Russia Monitor: From Bag Money To Murder To What Putin Most Fears


By Dan Peak
The Commoner Call (3/29/18)

Dear Fellow Readers,

We need to get big money out of politics. Trump-Russia is fueled by Kompramat, the compromising information on Trump and associates used as blackmail by Russia. But big money has a similar influence. Let’s use Sen. Marco Rubio (R-FL) as an example.

In late February CNN held a town hall, “Stand Up: The Students of Stoneman Douglas Demand Action”. Rubio debated Cameron Kasky, a Parkland shooting survivor. As part of this exchange Kasky challenged Rubio to no longer accept political donations from the NRA. In response, Rubio said, “There’s money on both sides of every issue in America; I will always accept the help of anyone who agrees with my agenda.” Rubio went further by explaining that the NRA listens to him, not the other way around. Though when challenged, he had a hard time offering anything to support his claim.

A question – who owns Marco Rubio? The larger question is who owns our political agenda, but let’s focus on Rubio for perspective on Trump-Russia and big money in politics. The NRA spent $3.3 million to benefit Rubio during the 2016 election of which $2.3 million was spent to attack Patrick Murphy, his opponent in the election.  That’s a lot of money even compared to the roughly $15 million Rubio’s PAC received ($11 million from large donors i.e. PAC’s, corporate donations…). 

Remember, we already know Rubio accepted $1.5 million from Len Blavatnik, a Russian oligarch linked to Putin. The NRA and a Russian oligarch represent a significant portion of donations to Rubio’s PAC. (Blavatnik also contributed to Scott Walker’s PAC for his presidential bid.)

Someone is getting what he paid for

The NRA clearly spends a lot of money to get on board with Rubio’s agenda. So, just where does the NRA get all that money?: Senator Asks The NRA To Hand Over Records On Foreign Funding, Spending.

Let’s not pretend the NRA has been forthcoming or even cooperative, but there is confirmation of foreign funding of the NRA.

“A U.S. senator asked the National Rifle Association on Tuesday to turn over detailed internal records about foreign funding it received in the past three years and how it spent that money, including whether any of it went toward influencing American elections, according to a copy of the letter delivered to the powerful gun group’s top lawyer.

“Sen. Ron Wyden [D-Ore], the ranking Democrat on the Senate Finance Committee, released his request a week after NRA general counsel John Frazer acknowledged that the tax-exempt, nonprofit received some foreign funding.”

Big money in politics is a problem and it needs to end, just like the other evils of gerrymandering and voter restrictions. Politicians and lobbying groups — like Rubio and the NRA — are for sale and their power comes from both large U.S. donors but also Russian donors.

This is the face of Trump-Russia complicity. This is a small sampling of the voices on the right that want you to believe there is no Trump-Russia corruption even while being part of the problem. Someone is getting what they paid for.


Last edition it was billionaire Trump supporters Robert and Rebekah Mercer who funded and abetted Cambridge Analytica (CA) with the help of board member and former senior Trump advisor Steve Bannon, along with Facebook and other tech companies. This edition it is Rubio, the NRA and Russian oligarchs. If you doubt there is money awash ready to support far right causes, there is always the $6.8 billion contested IRS bill with the Mercers. Or this for a reminder of the financial interests of Putin and Russian oligarchs: Revealed: The $2bn Offshore Trail That Leads To Vladimir Putin.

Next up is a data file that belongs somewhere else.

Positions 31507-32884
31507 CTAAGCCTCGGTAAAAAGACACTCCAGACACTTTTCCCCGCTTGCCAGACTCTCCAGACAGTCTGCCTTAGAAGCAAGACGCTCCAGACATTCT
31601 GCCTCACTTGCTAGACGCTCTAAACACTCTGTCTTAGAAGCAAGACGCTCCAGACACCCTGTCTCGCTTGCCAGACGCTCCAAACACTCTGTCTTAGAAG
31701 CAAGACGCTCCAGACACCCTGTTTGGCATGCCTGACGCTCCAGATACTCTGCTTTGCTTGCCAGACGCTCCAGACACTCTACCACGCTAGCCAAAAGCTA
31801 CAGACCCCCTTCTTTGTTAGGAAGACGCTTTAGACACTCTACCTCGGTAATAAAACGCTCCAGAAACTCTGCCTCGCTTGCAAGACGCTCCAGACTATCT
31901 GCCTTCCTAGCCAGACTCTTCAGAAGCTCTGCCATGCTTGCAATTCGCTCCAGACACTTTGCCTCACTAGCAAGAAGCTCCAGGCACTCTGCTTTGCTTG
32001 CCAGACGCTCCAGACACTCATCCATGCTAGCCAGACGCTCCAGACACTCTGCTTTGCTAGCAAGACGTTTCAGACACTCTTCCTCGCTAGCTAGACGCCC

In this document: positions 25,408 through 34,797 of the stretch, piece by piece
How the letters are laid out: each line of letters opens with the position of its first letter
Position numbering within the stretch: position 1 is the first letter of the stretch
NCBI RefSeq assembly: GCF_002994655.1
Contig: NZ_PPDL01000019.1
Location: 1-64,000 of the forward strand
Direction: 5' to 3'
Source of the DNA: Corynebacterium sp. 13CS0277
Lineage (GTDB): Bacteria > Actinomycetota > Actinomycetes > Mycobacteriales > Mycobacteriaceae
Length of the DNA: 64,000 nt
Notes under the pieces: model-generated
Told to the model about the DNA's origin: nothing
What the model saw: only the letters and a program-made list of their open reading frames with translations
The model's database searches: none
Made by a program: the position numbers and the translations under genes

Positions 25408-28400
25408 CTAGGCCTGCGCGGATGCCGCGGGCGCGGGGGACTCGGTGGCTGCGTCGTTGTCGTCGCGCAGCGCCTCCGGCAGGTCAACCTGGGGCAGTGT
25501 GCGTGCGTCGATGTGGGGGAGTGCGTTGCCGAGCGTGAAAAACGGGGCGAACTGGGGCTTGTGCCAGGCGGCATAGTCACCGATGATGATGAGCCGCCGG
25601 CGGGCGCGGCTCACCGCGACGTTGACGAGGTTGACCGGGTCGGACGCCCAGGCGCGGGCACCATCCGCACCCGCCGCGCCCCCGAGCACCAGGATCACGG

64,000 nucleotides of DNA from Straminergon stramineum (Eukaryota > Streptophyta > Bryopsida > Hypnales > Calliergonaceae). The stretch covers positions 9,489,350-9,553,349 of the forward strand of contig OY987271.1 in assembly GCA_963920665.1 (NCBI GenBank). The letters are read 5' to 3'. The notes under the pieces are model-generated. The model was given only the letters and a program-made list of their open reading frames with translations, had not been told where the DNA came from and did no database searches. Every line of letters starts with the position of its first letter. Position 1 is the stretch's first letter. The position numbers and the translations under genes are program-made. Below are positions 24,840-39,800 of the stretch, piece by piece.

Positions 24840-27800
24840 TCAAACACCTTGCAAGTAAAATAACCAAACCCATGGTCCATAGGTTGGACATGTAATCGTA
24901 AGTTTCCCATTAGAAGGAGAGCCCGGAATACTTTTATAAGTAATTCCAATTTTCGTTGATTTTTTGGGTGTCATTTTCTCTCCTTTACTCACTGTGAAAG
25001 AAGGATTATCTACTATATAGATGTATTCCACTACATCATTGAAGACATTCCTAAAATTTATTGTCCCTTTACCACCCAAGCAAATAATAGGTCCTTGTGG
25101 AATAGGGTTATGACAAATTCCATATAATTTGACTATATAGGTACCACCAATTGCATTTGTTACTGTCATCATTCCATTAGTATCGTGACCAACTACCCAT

This is but one part of Trump-Russia corruption. There is also the direct coordination between the Trump campaign and Russians: Former Trump Aide Rick Gates Was Having ‘substantive’ Conversations With Ex-Russia Intel Officer In 2016.

Special counsel Robert Mueller’s team issued a sentencing memo in the case of Alex Van der Zwann, a lawyer who pled guilty to lying to the FBI during an investigation of indicted former Trump campaign chair Paul Manafort and former Trump campaign deputy chair, who also pled guilty for lying to the FBI.

“Rick Gates, the former Donald Trump campaign adviser who pled guilty in February to conspiracy against the United States and making false statements, was “having substantive conversations” with someone he knew was a former Russian Intelligence Officer in 2016, according to a new filing by special counsel Robert Mueller.

“The 30-page sentencing memorandum filed by the special counsel alleges that Gates was communicating with “Person A,” who is described as “a former Russian Intelligence Officer with the GRU”—the foreign military intelligence agency of the Russia federation. According to the document, Gates was aware of “Person A’s” connection to Russian intelligence services.”

It’s a small, cozy world. Van der Zwann is linked to Gates who is linked to a Russian spy. But the Trump-Russia world is much smaller than that.

“Khan, van der Zwaan’s father-in-law, is a native of Kiev, Ukraine. Along with two other Alfa Bank owners, Khan has filed a defamation suit against Fusion GPS, the Washington private intelligence firm that hired former British spy Christopher Steele to research Trump’s ties to Russia during the campaign. Steele’s reports had included allegations about Alfa Bank and its ties to Russian President Vladimir Putin.